The Howling Fantods announce the winners of the David Foster Wallace parody contest. (Scroll down to read the winning entries.) Matt Keeley got an honourable mention for this:
The car pulled up into the driveway. Daniel locked up, and went inside.
 Since the reader hasn’t yet been acquainted with this particular car, perhaps she would prefer the indefinite article be used instead.[a]
[a] Even though it’s obvious the car is definite-article-worthy, otherwise she (i.e. the reader) wouldn’t be reading about it.
 A blue 2002 Acura RSX. Though Daniel[a] often wished he bought what he had always heard called a ‘Weego'[b] a/k/a ‘driver’s ed car’ with two sets of controls (i.e. pedals, steering columns, &c.). Not because he was teaching driving or was even a bad driver, but because he always thought they looked wicked.[c]
[a] The driver-slash-owner.
[b] (or perhaps ‘We-Go’)
[c] The only other fantasy Daniel has w/r/t cars: the DeLorean, mainly for the stupid jokes he can make about going back in time when he hits 85[i] m.p.h.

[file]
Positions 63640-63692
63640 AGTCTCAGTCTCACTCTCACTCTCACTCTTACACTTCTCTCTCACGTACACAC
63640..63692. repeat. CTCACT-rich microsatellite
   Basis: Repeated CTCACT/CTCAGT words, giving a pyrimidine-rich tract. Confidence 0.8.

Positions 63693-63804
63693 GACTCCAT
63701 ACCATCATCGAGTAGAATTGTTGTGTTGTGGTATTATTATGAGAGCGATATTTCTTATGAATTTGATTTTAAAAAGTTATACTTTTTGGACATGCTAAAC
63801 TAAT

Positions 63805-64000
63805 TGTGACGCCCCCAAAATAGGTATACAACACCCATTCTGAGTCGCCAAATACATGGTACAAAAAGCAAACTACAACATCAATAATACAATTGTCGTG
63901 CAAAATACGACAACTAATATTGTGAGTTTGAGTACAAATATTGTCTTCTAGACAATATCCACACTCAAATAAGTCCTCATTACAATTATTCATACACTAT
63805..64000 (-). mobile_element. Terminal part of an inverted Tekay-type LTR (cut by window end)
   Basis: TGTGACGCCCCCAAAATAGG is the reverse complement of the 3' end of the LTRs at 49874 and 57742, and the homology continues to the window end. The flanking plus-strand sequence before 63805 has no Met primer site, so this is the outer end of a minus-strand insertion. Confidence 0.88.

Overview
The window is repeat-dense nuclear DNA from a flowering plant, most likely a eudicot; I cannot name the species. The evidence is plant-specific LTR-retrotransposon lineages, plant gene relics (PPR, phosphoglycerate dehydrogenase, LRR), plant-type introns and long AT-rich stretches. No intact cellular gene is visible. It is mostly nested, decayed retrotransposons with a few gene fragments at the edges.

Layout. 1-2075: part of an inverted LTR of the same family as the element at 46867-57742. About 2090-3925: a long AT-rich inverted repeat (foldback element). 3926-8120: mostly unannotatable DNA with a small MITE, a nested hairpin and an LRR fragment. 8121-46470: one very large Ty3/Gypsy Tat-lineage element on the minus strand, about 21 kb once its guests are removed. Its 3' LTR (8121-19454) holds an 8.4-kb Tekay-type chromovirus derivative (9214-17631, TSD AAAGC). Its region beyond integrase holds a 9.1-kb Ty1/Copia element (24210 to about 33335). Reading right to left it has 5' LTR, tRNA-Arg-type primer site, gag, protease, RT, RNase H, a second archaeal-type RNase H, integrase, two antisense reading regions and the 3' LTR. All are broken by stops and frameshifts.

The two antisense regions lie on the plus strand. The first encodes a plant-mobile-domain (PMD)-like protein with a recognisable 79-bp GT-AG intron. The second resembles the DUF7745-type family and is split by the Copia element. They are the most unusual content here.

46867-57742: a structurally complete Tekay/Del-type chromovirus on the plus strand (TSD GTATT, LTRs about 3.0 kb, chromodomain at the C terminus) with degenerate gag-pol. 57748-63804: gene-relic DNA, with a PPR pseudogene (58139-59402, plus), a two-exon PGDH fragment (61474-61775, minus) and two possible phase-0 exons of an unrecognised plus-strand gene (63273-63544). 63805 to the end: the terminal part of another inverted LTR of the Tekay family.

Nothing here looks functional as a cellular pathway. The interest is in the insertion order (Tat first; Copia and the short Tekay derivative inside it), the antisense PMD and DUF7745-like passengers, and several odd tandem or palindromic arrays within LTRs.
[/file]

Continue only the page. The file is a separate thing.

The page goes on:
Or rather glided. Daniel takes very good care of his car despite not being a ‘car person.’
 ‘Up’ has always struck him as an odd term to use in this sense. Daniel’s driveway isn’t on a slight incline as most are, but flat with not even a curb to go over.
 Daniel also regards ‘into’ as he does ‘up’, considering that there is nothing to make an ‘in’ to go ‘to’.
 See note 1 supra.
 It’s not even really a driveway but more like a very short private road.
 Daniel J. Hobart (1975-2036?) has always liked his name, but never diminutive forms like ‘Danny’, not even as a child when such names are commonplace.
 He had a remote-control lock that made things easier. Or so he’d tell himself since turning around, putting a key in a lock and turning it until you hear the ‘snick’ could hardly be called ‘difficult’.
 Strangely, this use of the word ‘up’ didn’t bother him at all.
 He didn’t actually go immediately inside his house, but rather kicked a stone and dawdled a bit before walking to the door and letting himself in.
 Daniel never liked the way the word ‘went’ sounded, but it was still one of his most used words, next to ‘also’ and ‘um’.[i]
[i] Which is hardly even a word, really.
 (i.e. his house)
(Link via Beautiful Stuff.)